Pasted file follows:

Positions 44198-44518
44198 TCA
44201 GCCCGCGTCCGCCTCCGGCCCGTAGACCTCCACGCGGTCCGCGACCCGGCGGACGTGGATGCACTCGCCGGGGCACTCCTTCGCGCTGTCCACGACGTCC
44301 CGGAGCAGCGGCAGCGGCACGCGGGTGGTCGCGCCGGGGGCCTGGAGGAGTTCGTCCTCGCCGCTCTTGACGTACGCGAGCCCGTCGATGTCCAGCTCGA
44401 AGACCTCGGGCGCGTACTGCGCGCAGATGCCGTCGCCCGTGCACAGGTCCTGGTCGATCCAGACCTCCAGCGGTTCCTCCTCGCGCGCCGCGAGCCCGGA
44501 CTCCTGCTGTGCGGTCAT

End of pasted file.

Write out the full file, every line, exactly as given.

Positions 44198-44518
44198 TCA
44201 GCCCGCGTCCGCCTCCGGCCCGTAGACCTCCACGCGGTCCGCGACCCGGCGGACGTGGATGCACTCGCCGGGGCACTCCTTCGCGCTGTCCACGACGTCC
44301 CGGAGCAGCGGCAGCGGCACGCGGGTGGTCGCGCCGGGGGCCTGGAGGAGTTCGTCCTCGCCGCTCTTGACGTACGCGAGCCCGTCGATGTCCAGCTCGA
44401 AGACCTCGGGCGCGTACTGCGCGCAGATGCCGTCGCCCGTGCACAGGTCCTGGTCGATCCAGACCTCCAGCGGTTCCTCCTCGCGCGCCGCGAGCCCGGA
44501 CTCCTGCTGTGCGGTCAT